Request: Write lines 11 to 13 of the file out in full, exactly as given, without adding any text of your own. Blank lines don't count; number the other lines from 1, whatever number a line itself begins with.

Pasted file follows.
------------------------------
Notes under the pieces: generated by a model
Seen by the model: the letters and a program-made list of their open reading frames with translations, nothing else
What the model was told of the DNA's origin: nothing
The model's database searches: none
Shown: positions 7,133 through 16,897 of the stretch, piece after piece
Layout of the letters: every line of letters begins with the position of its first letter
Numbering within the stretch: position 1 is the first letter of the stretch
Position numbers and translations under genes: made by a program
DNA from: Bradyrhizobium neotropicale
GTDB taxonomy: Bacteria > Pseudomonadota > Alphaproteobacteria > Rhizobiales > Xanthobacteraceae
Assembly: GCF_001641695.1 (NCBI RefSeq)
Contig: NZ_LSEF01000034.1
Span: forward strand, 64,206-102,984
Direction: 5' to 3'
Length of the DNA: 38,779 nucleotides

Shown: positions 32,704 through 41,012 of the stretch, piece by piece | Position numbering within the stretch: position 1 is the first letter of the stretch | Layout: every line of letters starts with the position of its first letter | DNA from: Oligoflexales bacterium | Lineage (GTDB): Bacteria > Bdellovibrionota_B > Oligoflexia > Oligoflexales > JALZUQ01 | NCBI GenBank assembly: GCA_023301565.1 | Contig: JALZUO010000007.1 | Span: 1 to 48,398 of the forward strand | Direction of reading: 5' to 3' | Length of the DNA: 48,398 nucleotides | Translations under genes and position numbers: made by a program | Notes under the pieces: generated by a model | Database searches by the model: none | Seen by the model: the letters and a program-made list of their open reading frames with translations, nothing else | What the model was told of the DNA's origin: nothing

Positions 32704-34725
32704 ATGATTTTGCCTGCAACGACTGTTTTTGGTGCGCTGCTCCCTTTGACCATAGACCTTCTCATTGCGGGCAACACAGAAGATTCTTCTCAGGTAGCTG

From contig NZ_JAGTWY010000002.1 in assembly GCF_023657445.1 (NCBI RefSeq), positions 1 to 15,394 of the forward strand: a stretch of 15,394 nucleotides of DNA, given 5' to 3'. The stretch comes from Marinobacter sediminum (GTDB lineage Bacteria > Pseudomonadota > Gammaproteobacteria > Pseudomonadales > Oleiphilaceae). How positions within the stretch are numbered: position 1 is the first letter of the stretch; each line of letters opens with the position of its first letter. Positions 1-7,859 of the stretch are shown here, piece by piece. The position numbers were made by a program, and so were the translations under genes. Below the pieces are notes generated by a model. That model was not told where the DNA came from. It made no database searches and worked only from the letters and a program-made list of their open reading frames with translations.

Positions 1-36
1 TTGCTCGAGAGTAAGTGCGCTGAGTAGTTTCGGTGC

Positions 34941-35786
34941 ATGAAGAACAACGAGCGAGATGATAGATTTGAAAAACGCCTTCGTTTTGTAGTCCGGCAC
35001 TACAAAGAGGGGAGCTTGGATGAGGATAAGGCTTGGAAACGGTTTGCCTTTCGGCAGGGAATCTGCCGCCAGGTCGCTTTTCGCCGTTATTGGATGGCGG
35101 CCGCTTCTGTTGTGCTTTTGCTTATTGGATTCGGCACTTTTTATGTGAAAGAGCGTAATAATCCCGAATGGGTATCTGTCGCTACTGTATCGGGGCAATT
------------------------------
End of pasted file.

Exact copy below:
Assembly: GCF_001641695.1 (NCBI RefSeq)
Contig: NZ_LSEF01000034.1
Span: forward strand, 64,206-102,984